Plumbiferous Media

Infinite Arms – Band of Horses

May 23rd 2010
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Infinite Arms - Band of HorsesBand of Horses
Infinite Arms
Score: 37

Band of Horses released its third album, Infinite Arms, earlier this week. Their first under the Columbia label, Infinite Arms is a diverse, unique, and surprisingly unsatisfactory album. Certainly not the band’s best work, one can only hope that in the future, Band of Horses puts a good deal more thought into each track, rather than just thinking of the album as a whole.

Despite the wide variety of instruments used by Band of Horses (anything from guitar to theremin), tracks on Infinite Arms are just not that interesting. In general, the pattern, for both melodies and accompanying parts, seems to be to choose extremely simple lines to repeat for the entire track, and then barely, if ever, deviate from that point. Not only is this entirely uninteresting, in many cases, the instruments simply do not work with one another (most obviously on “Factory”). There are some instances where tracks develop somewhat from beginning to end, including “Way Back Home,” and these tracks unsurprisingly turn out significantly better than the rest, but the presence of such tracks is severely limited.

Ben Bridwell’s vocals are most likely meant to sound energetic and just the slightest bit ethereal, for a well-formed contrast with the instrumentals. Unfortunately, they miss that mark by a good bit. Instead, Bridwell’s voice tends to sound thoroughly ordinary – that incredibly generic mixture of rock and folk vocals that does little more than let you know it’s there. A slight whine is the only distinguishing element, and it’s not the positive sort of distinguishment. On top of that, Bridwell never leaves the pattern that his voice has fallen into by the end of the first track. Instead, he falls into a set of uninteresting ebbs and flows that do very little for the album.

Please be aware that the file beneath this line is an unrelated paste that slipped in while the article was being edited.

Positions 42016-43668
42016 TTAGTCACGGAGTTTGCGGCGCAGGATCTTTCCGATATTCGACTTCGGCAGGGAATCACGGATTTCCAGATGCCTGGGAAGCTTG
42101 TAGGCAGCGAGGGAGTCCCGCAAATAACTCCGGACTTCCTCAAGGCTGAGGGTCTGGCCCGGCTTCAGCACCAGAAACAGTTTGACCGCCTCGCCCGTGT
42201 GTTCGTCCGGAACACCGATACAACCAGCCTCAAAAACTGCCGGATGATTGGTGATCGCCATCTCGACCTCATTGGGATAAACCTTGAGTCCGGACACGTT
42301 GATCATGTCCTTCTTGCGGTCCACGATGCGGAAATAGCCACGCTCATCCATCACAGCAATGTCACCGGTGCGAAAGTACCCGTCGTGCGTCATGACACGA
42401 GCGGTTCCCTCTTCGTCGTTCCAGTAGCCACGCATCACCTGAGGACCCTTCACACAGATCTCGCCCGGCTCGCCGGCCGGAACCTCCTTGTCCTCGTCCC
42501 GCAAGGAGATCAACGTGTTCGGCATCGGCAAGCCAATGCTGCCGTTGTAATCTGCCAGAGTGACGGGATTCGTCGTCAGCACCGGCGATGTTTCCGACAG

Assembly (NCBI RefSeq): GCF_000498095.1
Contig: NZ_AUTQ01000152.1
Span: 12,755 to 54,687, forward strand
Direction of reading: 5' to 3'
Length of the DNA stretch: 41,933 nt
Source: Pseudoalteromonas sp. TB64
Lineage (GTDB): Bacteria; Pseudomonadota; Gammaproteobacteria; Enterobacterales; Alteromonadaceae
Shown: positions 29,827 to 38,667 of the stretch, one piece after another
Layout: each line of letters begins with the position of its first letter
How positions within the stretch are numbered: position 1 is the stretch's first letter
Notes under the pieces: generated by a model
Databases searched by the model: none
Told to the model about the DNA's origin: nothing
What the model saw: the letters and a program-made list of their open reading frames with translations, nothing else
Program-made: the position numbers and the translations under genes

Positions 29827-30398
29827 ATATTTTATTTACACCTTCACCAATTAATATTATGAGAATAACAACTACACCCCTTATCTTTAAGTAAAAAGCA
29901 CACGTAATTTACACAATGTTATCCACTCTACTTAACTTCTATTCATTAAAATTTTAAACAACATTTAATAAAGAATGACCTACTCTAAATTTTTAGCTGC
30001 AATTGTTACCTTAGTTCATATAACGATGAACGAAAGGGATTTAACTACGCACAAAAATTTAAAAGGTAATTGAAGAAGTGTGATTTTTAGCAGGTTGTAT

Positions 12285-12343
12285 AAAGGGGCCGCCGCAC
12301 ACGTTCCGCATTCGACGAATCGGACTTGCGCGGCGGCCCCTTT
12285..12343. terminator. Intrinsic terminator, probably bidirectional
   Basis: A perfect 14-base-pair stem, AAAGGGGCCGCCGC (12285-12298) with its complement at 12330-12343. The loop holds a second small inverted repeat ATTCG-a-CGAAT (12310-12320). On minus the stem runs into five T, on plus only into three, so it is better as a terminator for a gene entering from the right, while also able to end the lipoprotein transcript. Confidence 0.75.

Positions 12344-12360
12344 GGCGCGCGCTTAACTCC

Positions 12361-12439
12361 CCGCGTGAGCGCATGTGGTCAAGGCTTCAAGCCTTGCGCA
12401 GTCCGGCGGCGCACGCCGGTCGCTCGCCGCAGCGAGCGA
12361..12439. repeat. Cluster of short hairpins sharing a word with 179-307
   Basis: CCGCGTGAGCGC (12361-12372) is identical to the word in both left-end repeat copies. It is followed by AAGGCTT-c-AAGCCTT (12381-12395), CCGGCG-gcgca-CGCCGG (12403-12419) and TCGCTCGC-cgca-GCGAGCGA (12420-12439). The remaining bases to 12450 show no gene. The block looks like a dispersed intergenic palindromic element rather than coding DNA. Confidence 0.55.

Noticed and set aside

Lyrically, Infinite Arms runs the gamut between mundane and bizarre. While “No one is ever gonna love you more than I do” isn’t exactly unique, “I had a dream / That I was your neighbor / About to give birth” is. Unfortunately, it’s not the sort of uniqueness that would demonstrate profound creativity on the part of Band of Horses. Rather, it’s the sort that indicates that the band’s replaced creativity with inanity. Though that’s only one of quite a few sections that display such lyrical failings, it’s a good example of how little sense much of Infinite Arms makes.

Complements must, in all fairness, be given to certain aspects of the album as a whole. Though little thought was evidently put into crafting each track, Infinite Arms was well designed. Each track is quite unique, imparting a healthy level of diversity to the album. Unfortunately, given Infinite Arms‘s failings, the most that can be said is that if each track were not soporific, the album as a whole would certainly not have been.

To put it simply – Infinite Arms does nothing especially well. It combines uninspired instrumentals, alternately irritating and dull vocals, and absolutely nonsensical lyrics to come up with something that is, while not quite terrible, certainly not good. Though Band of Horses’ earlier work hasn’t been exactly revolutionary (thanks largely to many of these same problems), Infinite Arms is certainly a step down from the band’s last two albums. Perhaps the group’s fourth album will be truly interesting – but we’re not holding our breath.

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